Klaipeda and the Castle Road

Klaipeda was boring. Incredibly boring.

I’d booked the hostel for three nights, and had I not become sick in Klaipeda it would have been a complete waste. There’s nothing to do there. Sure, it’s a convenient location for day trips to Palanga or the Curonian Spit, but the town itself? It’s dead.

I arrived there late at night, so at least that only left me with two full days. The first day, I wandered around the town. To be fair, it was a Sunday and so everything was closed. There was a bunch of people doing incredibly bad ballet in a small square, and there was a small flea market full of tiny stalls selling assorted junk. Museums were closed, and shops were closed. The town was pretty enough, but nothing particularly special.

Main Street

I bought a curly fried potato on a stick from the market, which was quite tasty, before walking to the giant Acropolis shopping centre in search of a raincoat. It wasn’t very helpful, and I got so frustrated with the fact that I was beeping going in and out of every single store that I left after about an hour. I was tired of being chased by security guards and having to continually empty my bag. More than two weeks later, I’m still searching for a raincoat…

A boat in the river

There was one thing of interest – a clock museum. No one really knows why there is a museum dedicated to the measuring of time in Klaipeda, which has no particular relation to the art of clockmaking, but for some reason there’s one there. It was a rather interesting museum, housed in an old house that I thought I could quite comfortably live in. There’s a nice big room at the top with a wide bay window that would make quite a nice bedroom…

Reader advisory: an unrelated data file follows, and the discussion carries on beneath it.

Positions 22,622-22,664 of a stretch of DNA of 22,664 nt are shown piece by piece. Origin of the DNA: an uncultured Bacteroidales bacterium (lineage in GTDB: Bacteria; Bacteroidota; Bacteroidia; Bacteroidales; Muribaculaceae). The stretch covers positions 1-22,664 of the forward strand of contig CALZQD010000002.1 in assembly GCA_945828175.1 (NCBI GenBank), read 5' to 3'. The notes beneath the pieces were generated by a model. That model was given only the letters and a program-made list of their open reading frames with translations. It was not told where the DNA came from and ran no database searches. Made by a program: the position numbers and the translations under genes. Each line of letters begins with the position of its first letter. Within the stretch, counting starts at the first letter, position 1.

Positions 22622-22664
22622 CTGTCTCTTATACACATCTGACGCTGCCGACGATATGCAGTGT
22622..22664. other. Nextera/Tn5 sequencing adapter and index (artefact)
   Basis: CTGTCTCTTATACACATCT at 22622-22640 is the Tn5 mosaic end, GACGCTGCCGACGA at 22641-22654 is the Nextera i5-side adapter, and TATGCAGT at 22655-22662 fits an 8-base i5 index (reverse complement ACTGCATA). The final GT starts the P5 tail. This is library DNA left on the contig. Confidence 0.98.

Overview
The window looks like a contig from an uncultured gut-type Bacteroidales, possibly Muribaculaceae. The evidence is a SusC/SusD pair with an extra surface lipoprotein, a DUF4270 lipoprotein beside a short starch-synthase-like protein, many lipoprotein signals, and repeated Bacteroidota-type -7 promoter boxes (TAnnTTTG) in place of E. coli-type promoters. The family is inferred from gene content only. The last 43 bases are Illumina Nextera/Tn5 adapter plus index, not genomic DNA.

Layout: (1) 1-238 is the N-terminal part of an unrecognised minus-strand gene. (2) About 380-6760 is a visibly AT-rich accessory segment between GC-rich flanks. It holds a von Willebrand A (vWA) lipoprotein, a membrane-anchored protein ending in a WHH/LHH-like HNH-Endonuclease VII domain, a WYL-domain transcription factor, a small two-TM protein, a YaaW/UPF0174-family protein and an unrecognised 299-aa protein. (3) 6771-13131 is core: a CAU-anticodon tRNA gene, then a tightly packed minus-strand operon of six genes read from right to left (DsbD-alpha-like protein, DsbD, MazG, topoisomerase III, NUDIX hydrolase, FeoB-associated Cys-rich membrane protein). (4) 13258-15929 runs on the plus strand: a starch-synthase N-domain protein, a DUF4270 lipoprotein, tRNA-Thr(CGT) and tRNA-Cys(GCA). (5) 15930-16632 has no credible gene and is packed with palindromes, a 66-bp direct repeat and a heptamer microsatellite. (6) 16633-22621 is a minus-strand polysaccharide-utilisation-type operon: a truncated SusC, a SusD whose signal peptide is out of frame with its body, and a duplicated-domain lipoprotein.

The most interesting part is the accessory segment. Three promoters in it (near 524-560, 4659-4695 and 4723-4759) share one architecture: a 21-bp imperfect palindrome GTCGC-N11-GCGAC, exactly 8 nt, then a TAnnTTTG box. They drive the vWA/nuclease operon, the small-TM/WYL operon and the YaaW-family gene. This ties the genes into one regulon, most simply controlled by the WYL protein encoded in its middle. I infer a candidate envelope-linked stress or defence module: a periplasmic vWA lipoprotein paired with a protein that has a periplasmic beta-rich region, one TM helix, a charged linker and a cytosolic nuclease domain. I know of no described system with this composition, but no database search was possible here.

The museum basically encompassed the measuring of time from ancient to modern times, with examples of Chinese fire clocks, Egyptian sun dials, water clocks, hourglasses, the earliest mechanical clocks and everything in between. Nothing was signed in English, but there was a folder in every room translating the copious amounts of information about each exhibit. I never knew that there were so many ways to tell the time, and my collection of useless information received a large input of new data. It will be filed away and most likely dragged out for the occasional trivia night.

It was at Klaipeda that I met the worst ever dorm inmate. He started shouting at me when I tried to close a door… apparently he wanted it open, and it would have strained his simple mind to ask me to leave it open. He was very shocked when I didn’t take being abused by a random stranger over something so pathetic very well. I’m pretty sure that this is one guy who doesn’t make many friends when he travels. Another of my roomies told me later that he’d received similar treatment when he hung his towel over the side of his bunk to dry…

I’d planned to head to Nida the next day, however when I woke I felt so horrible that I could barely move – my head weighed a tonne and felt like someone was hitting me with a brick, I was dizzy and felt so weak I could hardly stand. I spent the day in bed. I read two books and watched some Louis Theroux, and while I clearly needed a day in bed, I vowed not to waste another.